Sunday, October 25, 2009

Parshat Noach: Another fine mess

(Here's the first fine mess.)

Might as well start with DovBear's post. I'm linking to his Parshat Noach post through mine just because I'm too lazy to set up that link explaining the word Parsha again.

Okay, here are the problems that I see.

  • B'reishit/Genesis, chapter 6: Noach/Noah doesn't protest when HaShem, er, Elokim, says He's going to destroy all living creatures. HaShem, Elokim, oh, man, do I have to scrounge up that link to the Documentary Hypothesis again to explain the different names of G-d? Sigh. Here it is.
  • Why doesn't HaShem, er, Elokim choose some species-specific plague to wipe out the human race only? What did the animals do to deserve to be wiped out? For the record, I think I swiped this thought from GoldaLeah's B'reishit Noach post, which you should definitely read.
  • B'reishit/Genesis, chapter 7, verse 2: HaShem--yes, HaShem, not Elokim--tells Noach to take seven of every clean beast (male and female), and two, male and female, of every unclean beast. Nu, exactly how is Noach supposed to know which animals are "clean" and which are "unclean" when that list isn't mentioned in the Torah for at least another book and a half?
  • Poor explanation: "Therefore was the name of that place called Babel (Bavel), because there HaShem confounded--balal--the language of all the earth . . . (B'reishet, Genesis chapter 11, verse 9.) Bavel comes from balal?? Wrong consonant, sorry--not even in the transition from Ashkenazi to S'fardi, or from S'fardi to B'nei Edot HaMizrach (Children of the Communities of the East, e.g., Syrian, Iraqi, Yemenite) pronunciation, where they've been known to say "tob" rather than "tov"and "panav" for "fanav," can one substitute the letter bet for the letter lamed. Close, but no cigar.
On the plus side, at least the "begats" specify "sons and daughters."


Blogger smoo said...

What I find interesting is the almost universal assumption that God's role in any tale of the Bible is one of infallible, unerring intent or action. Even in the story of Noah, God specifically regrets what he has created, later changes his mind about the appropriate course of punishment for a given circumstance. The lessons of the Bible are many but less so when we limit the lessons we can learn from the actions of the God/parent/power-figure. Perhaps we can learn what a powerful figure should NOT do. Perhaps the unexpected actions of this figure will give us pause to question what is or isn't appropriate. Maybe He purposely acted this way to educate us. Perhaps to teach us when we get something wrong, we shouldn't always give up everything we worked on and start fresh. Maybe there are alternatives.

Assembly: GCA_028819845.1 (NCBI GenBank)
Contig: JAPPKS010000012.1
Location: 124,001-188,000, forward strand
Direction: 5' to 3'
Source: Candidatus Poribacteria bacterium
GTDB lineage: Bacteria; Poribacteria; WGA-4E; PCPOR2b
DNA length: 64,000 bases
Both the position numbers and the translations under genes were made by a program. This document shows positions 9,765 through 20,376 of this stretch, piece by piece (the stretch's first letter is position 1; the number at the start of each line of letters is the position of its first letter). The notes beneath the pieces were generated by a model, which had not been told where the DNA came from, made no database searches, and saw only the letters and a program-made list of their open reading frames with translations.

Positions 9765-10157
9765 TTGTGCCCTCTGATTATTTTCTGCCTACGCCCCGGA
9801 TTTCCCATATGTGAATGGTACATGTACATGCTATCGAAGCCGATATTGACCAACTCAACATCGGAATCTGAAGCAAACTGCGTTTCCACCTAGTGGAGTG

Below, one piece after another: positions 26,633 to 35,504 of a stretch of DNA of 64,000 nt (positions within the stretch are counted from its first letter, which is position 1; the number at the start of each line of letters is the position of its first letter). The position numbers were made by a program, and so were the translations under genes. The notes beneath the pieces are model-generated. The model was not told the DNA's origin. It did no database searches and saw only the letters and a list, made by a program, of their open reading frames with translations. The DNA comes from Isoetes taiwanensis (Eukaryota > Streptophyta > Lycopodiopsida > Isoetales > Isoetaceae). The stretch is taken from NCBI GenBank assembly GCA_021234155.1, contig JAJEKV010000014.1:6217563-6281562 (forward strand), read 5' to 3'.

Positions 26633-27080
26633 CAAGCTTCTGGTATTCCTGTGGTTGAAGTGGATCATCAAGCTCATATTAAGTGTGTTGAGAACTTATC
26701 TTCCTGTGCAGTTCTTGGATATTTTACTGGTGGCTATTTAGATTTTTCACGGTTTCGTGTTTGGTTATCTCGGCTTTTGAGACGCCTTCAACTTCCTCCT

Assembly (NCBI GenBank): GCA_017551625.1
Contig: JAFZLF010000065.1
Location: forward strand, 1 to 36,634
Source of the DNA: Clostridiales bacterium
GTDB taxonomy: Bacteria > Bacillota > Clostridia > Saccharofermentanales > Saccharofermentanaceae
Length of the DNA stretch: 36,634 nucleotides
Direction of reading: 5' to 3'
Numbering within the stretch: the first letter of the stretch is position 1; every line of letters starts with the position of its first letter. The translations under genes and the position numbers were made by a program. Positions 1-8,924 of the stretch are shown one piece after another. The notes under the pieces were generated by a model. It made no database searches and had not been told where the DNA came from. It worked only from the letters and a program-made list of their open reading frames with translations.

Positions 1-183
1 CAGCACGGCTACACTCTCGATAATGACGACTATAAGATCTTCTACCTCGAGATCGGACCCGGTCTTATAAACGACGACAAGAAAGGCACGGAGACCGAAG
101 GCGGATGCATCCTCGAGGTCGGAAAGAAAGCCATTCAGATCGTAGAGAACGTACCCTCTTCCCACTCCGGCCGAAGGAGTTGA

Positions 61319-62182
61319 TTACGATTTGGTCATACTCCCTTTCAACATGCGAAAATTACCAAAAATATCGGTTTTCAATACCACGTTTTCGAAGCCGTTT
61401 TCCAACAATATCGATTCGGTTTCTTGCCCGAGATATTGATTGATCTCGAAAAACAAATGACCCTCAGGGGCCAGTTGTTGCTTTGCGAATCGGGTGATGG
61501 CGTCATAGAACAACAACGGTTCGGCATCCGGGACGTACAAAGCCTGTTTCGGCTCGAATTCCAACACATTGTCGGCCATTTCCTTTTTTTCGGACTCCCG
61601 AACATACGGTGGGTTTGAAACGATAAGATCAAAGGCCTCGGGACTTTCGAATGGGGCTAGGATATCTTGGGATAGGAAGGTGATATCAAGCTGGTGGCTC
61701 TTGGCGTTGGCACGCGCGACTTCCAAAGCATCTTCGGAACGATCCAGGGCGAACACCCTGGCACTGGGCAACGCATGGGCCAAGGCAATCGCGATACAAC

Much of Genesis is a paradigm for the human condition conveyed through parable and allegory. (Many parts of Bereishis are allegory. R. Slifkin gives sources and goes into detail how the creation story is allegorical with deep meaning to impart without any scientific relevance). The Torah was written for us as a guide not as a history course or a theological, philosophical, scientific work (although obviously some of these factors invariably are incorporated into the stories). I suspect that the WAY the story was told in the Bible and the lessons it conveys is directed more for us in order to inform us about who we are, how we act, and what is appropriate. I don't know for sure that its purpose is to inform us of the nature of our deity. Although it does so to some extent, it's not the focus. It's not theology.

Biblical stories are ethical lessons yet they are multidimensional and some lessons may come from unexpected aspects of the parable. As I mentioned, God regretted WIPING OUT AN ENTIRE WORLD and later realizing it wasn't so effective. If He was all knowing and compassionate, He would have realized that people would be people and return to their unjust ways and He could've found a better solution (He decided that that course of punishment would never be used again). So do we just chalk it up to divine justice; they all deserved it, even the animals and wash our hands of it or do we look deeper and perhaps consider other alternative methods of justice or just recognize that God is willing to look at His own actions objectively and reconsider them? How many times do we stick to our guns once we can't undo our action? How many times do we actually admit we may have erred? Maybe God is saying if He is big enough to do so, so should we. In the end, I think no action should beyond investigation even from the protagonist who is supposedly beyond reproach.

Mon Oct 07, 03:28:00 PM 2013  

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